What to do with this activity?
Have a “writing toolbox” for your child where they put their pens, paper and drawing materials.
Ask questions that will help your child to think of what to write and organise their stories :
- What happened first?
- What happened next?
- Who was there?
- Where were they?
Don´t be overly concerned about spelling. Over time you can help your child to concentrate on learning to spell correctly.
When children begin to write, they run the risk of criticism and it takes courage to continue. Help your child to find courage and express appreciation for their efforts.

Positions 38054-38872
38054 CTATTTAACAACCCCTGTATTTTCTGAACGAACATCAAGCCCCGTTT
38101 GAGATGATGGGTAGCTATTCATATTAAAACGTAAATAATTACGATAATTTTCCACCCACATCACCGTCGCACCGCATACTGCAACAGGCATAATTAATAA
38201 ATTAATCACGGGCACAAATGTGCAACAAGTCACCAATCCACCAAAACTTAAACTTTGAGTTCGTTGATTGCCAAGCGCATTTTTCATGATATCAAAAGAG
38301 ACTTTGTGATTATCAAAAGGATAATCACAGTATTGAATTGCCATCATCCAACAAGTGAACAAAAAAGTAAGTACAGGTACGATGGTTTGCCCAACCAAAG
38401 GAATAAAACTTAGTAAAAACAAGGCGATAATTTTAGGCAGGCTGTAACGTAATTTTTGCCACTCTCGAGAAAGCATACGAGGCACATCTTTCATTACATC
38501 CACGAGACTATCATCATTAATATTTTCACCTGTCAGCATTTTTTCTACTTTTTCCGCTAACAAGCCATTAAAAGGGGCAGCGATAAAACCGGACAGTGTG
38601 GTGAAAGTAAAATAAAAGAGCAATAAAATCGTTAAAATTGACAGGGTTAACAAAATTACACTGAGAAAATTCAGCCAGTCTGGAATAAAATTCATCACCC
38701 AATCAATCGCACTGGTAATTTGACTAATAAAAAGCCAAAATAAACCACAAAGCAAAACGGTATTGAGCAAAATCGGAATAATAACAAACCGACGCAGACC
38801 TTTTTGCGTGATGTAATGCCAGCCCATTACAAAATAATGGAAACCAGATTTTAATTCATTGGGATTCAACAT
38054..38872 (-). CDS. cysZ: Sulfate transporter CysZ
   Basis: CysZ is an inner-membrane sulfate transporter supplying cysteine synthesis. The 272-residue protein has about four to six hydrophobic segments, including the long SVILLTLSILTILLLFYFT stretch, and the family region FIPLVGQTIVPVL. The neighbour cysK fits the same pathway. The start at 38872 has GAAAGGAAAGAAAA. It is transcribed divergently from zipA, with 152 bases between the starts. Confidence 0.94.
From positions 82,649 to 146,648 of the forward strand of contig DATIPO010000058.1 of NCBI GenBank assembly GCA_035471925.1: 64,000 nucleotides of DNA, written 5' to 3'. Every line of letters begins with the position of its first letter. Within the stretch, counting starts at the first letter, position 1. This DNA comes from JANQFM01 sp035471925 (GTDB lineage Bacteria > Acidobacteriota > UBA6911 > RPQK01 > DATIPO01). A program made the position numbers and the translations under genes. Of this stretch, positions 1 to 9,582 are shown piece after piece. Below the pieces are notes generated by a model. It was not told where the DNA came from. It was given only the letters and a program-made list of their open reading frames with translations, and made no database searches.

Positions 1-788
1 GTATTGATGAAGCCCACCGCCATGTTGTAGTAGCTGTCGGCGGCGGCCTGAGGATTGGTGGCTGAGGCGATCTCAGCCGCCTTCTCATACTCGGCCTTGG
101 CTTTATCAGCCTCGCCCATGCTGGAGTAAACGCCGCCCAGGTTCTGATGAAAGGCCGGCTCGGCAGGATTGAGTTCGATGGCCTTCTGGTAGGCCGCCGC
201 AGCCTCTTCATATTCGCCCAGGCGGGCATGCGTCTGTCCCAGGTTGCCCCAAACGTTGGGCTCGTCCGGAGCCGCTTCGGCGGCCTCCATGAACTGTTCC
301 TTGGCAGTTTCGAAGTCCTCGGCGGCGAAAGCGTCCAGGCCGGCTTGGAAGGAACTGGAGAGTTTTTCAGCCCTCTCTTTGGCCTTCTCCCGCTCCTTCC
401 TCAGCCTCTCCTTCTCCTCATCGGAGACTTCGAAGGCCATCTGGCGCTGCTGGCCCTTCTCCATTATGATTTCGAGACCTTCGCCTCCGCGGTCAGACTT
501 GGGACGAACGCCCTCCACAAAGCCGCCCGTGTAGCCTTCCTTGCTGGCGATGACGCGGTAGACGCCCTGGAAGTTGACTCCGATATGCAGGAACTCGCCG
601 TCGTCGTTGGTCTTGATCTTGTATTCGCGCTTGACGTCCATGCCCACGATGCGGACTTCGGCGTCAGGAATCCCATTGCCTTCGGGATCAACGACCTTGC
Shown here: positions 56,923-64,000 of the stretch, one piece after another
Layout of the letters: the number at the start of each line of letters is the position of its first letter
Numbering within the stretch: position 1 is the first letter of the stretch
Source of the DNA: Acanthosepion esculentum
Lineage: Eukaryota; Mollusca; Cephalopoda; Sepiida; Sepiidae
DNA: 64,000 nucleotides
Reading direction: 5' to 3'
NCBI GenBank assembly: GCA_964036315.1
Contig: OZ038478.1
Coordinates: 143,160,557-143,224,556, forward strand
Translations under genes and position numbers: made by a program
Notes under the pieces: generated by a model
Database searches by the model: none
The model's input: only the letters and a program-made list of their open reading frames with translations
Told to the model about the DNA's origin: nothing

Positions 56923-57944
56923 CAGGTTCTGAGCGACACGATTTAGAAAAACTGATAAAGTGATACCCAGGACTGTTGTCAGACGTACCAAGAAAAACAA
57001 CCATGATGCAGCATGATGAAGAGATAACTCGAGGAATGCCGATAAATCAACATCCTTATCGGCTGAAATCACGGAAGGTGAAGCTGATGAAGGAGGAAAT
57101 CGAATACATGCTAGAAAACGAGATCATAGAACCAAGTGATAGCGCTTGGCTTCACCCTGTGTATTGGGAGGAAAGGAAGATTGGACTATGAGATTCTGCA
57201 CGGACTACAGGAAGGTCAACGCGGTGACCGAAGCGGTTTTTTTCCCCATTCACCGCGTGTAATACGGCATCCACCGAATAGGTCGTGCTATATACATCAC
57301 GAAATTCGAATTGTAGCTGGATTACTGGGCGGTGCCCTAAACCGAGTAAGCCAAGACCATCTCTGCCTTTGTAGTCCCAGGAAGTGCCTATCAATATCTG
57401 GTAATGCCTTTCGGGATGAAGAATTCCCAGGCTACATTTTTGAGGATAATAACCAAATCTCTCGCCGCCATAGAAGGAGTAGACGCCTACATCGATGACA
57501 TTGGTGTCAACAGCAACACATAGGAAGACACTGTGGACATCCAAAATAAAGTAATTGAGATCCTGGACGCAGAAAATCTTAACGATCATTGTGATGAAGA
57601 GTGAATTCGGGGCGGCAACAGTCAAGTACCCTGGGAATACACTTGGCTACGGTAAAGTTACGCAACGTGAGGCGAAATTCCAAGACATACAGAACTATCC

Do respond to their questions about letters and spellings.
Writing is like a muscle – the more your child practises it the stronger their writing ability will become. Your child is also more likely to write about things they like or are interested in – writing is a way to express yourself and using writing in this way can be more meaningful to a child. Word searches and crosswords can help with pattern recognition and spelling, and help build vocabulary and spelling.
Give your child lots of opportunities to write - notes, birthday cards, emails or text messages. Encourage your child to make and write their own books about something they are interested in, for example, cars, dinosaurs, fairies or dogs. They can draw or stick in their own pictures.
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